Education

Selma at CAAM In LA

fullsizerender-jpg-1.jpeg

11800466_1033461986678941_3724557572329430917_n On August 9th 2015, the California African American Museum hosted its monthly Sunday cultural experience, Target Sundays. An event that brings in community members, contemporary artists, cultural historians, activists, and leaders to celebrate the diversity and achievements of the African Diaspora.

This month, CAAM offered a FREE screening of Ava DuVernay's Oscar award-winning film, Selma Movie. The atmosphere was live and joyous over the a love of art, culture, and live entertainment.

[embed]https://youtu.be/Km5bcGNrwLA[/embed]

At the event I took the initiative to interview several Los Angeles community members about their thoughts on the movie Selma, #BlackLivesMatter, the effectiveness of marches and protests, and ultimately, their definitions of justice.

11873492_10154122794732468_449196865384813898_n

Not only did we have an amazing time under the stars, we carved out time to acknowledge the ones who've paved the way for us to be here. If you didn't make it out this month, come on out next time.  It's sure to be a wonderful time with family and friend that you won't likely want to miss!

THANKS AGAIN to Target and the California African American Museum for such a wonderful event!

 All photos + video were taken by Makiah Green.


cropped-cropped-p1130772Tyree Boyd-Pates is a man on a mission. As a writer, he aspires to expound on Black culture from a millennial perspective and unite and empower communities through journalism and social media. A Master’s in African American Studies, he also is the creator of#TheCut, a brand new podcast! You can follow him on Twitter: @Tyreebp.

5 things Raven-Symonè Still Doesn't Know About Africa | List

640_ravensymone_83243693.jpg

 Recently, Raven-Symone´ showed us all the importance of knowing where you come from – or at least the need to brush up on it.

By now, everyone has heard about Raven-Symonè's various racial identities during television interviews. From her notorious interview with Oprah explaining her exhaustion of wearing the label of African-American. To a recent interview, when she declared that she too originated “From every continent in Africa, except one.” And even more, her latest quip discriminating against hiring other Black people with ethnic sounding names. *Face Palm*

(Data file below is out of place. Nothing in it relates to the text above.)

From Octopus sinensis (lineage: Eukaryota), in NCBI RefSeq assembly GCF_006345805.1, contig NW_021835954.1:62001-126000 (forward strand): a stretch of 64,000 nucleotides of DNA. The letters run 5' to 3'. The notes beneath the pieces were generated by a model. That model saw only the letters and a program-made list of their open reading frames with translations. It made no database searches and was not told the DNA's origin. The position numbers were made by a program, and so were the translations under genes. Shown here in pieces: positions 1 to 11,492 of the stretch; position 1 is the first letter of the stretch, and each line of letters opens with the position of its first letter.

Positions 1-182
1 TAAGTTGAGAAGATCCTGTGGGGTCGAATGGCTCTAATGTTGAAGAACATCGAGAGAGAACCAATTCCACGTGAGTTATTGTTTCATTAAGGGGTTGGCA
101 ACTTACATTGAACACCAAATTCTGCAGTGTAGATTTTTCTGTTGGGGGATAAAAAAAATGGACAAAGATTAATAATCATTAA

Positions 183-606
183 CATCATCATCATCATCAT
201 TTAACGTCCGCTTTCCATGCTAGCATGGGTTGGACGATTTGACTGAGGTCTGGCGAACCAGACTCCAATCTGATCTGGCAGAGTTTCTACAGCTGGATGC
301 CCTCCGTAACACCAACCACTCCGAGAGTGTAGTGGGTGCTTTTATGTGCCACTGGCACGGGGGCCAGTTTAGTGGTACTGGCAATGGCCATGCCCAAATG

So, in light of her attempts at African geography + racial bias (and, to respond to all the shade thrown at her on Twitter), I thought it would be more educational to compile a list of several seldom known things about her Motherland. All of which paint a more accurate picture of just how illustrious Africa is.

Enjoy!

  1. Africa is actually this LARGE. 

    Turns out the standard projection of the world MASSIVELY underestimates Africa’s true size. According to Kai Krause, Africa is actually large enough to fit the U.S.A, China, India, Japan & most of Europe - inside of its borders.

  2. Africa currently holds 1.1 billion of the earths population and is expected to nearly quadruple. 

    According to the UNICEF, A new report from UNICEF, Generation 2030 | Africa, shows in the next 35 years, 1.8 billion babies will be born in Africa; the continent’s population will double in size; and its under-18 population will increase by two thirds to reach almost 1 billion.

  3. Africans are the most genetically diverse group  across the world.  

    According to a sweeping study found in the Washington Post  that carried researchers into remote regions to sample the bloodlines of more than 100 distinct populations, it was found that all humans today are the direct descendants of African people. The study points to an area along the Namibia-South Africa border, the homeland of the San people, as the starting point for a southwest-to-northeast migratory route that carried people through Africa and across the Red Sea into Eurasia. 

  4. The oldest known fossil of a human was found in Africa - Ethiopia to be exact. 

    This is Lucy, or at least her remains, found in Ethiopia in 1974. The oldest known fossil ever found, Lucy is 3.2 million years old and is classified as a hominid. When Lucy was discovered it was earth shattering. Not only because of her age, but it confirmed that Africa, in fact, is the birthplace of humanity.

  5. The Ancient Egyptians were actually African people.